My 10-year-old grandson is visiting from Boston and we went for a bike ride today at midday, to a local park. We were riding along a path and saw a woman walking ahead of us with a puppy on a leash and a young girl, maybe three or four years old. As we got closer, I could see that the woman was wearing a hands-free leash – one of those commercial products made for people who jog with their dogs, a waist belt with the leash attached to it. And as I got closer yet, I could see that she was essentially pulling the puppy behind her. The pup was on his feet, but was obviously hot and scared and was resisting at every step.
I took my phone off its handlebar mount and took this picture from a distance. I made an assumption – that this person was not going to be interested in dog-training advice or a stranger’s opinion about practically dragging what looked to be a 4-month-old puppy in the middle of a pretty warm day. And if I saw anything worse, I was going to call my friends at the city animal control department. After I took the picture, I called out in my best cheerful voice, “Hi, coming through on bikes!”
The woman immediately stepped to the side of the path and held her hand out to the little girl (presumably her daughter). She smiled as my grandson and I rode slowly by, and I smiled back and said, “What a cute puppy! But he doesn’t look very happy…”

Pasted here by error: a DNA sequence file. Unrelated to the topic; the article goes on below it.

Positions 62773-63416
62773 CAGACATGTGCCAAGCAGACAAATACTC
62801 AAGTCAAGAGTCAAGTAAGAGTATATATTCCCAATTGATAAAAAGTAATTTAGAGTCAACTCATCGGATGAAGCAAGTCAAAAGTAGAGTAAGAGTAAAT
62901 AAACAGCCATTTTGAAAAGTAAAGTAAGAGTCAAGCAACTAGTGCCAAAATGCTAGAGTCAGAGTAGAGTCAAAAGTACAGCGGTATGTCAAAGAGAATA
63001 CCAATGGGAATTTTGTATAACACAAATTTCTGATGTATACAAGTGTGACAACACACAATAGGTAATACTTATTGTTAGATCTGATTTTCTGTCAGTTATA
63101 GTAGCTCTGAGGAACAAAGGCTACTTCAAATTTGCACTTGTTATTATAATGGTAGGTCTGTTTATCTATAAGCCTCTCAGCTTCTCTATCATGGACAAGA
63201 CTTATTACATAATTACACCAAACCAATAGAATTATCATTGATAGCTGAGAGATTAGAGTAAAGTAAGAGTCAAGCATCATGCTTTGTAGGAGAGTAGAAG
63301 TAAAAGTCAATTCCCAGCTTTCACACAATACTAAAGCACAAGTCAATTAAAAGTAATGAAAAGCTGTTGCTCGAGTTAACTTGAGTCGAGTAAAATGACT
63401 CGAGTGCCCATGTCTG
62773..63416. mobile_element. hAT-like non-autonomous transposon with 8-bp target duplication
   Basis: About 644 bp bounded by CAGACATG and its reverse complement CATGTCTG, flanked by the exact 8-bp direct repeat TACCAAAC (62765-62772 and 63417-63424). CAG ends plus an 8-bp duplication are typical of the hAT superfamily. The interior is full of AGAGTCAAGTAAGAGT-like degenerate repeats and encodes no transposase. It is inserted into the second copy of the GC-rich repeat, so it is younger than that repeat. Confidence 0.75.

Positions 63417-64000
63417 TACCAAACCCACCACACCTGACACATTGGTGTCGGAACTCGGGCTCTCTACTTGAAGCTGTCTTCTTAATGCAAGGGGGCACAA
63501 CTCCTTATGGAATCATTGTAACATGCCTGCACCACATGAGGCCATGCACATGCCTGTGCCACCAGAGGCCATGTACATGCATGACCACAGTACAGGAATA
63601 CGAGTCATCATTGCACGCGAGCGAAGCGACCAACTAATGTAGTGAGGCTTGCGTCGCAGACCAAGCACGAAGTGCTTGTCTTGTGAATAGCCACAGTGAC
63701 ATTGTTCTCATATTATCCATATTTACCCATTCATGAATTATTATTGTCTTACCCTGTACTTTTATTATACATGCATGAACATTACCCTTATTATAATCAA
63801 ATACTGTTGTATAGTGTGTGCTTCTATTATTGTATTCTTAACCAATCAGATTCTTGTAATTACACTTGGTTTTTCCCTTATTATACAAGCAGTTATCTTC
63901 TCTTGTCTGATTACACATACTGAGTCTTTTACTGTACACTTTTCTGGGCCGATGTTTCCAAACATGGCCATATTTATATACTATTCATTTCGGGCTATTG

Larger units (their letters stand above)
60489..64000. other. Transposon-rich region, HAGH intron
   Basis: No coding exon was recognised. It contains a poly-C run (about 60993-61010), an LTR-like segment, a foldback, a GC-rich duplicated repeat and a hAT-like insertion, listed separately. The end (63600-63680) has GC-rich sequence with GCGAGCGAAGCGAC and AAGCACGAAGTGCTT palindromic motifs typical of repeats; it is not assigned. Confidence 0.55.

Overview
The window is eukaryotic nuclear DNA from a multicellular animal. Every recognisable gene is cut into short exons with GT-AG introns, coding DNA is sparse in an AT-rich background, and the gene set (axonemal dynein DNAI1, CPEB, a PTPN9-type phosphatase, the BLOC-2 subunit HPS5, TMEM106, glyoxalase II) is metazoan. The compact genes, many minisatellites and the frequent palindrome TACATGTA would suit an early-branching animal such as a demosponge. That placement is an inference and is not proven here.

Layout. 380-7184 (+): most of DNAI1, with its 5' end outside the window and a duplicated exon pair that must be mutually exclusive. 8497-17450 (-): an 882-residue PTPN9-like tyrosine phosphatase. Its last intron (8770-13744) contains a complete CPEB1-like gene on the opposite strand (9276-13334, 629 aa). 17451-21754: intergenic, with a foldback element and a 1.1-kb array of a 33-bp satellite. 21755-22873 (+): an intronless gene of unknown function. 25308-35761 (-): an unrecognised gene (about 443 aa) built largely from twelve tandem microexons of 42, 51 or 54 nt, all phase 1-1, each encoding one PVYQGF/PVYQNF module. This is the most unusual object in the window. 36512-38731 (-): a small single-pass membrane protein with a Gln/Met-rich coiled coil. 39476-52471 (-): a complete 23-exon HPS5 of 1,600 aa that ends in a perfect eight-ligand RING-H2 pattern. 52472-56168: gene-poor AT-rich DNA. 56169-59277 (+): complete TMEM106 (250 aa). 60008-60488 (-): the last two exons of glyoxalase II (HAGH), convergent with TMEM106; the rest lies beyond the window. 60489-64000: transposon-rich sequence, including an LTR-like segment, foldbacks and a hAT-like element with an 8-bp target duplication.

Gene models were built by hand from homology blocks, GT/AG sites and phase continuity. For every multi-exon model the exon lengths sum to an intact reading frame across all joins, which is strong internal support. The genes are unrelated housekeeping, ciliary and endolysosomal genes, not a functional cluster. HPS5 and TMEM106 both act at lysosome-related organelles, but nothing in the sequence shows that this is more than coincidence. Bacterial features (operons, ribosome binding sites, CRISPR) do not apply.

Her smile disappeared immediately. “He’s getting leash trained,” she said firmly. And then added, “Don’t worry, I know what I’m doing.”
Ah, the dilemma of what to do about what we consider to be training that is, at a very minimum, certain to be ineffective and counterproductive – when we see it in public.
In this case, I didn’t stay to talk to the woman. Her response and demeanor were so determined – so not open to further discussion – that I kept pedaling slowly, before stopping 100 yards or so away to see what the woman did next. Just a minute later, she put the pup and little girl into a car and drove out of the park.
My grandson and I biked to a spot nearby, where we put the bikes down and took a quick dip in the river. As we biked home, we talked about the woman and her pup a bit more. I told my grandson, “It’s like seeing some parent do something pretty mean to their kid. You don’t want to say nothing, but you don’t want to make them even madder.”
I also assured him that if the puppy had actually been getting pulled off his feet, or if she had yanked on the leash or hit him, I would have taken some video and called animal control. “Some people just suck,” said my grandson and I agree! How could she not see that dragging the puppy along by force was not going to result in a dog who trusts or even wants to be with her and her daughter. How could that treatment possibly result in a dog who has good feelings about going on a walk with them?
Does anyone have the perfect thing to say to someone in this situation? Does anyone know a course of action that wouldn’t just make matters worse?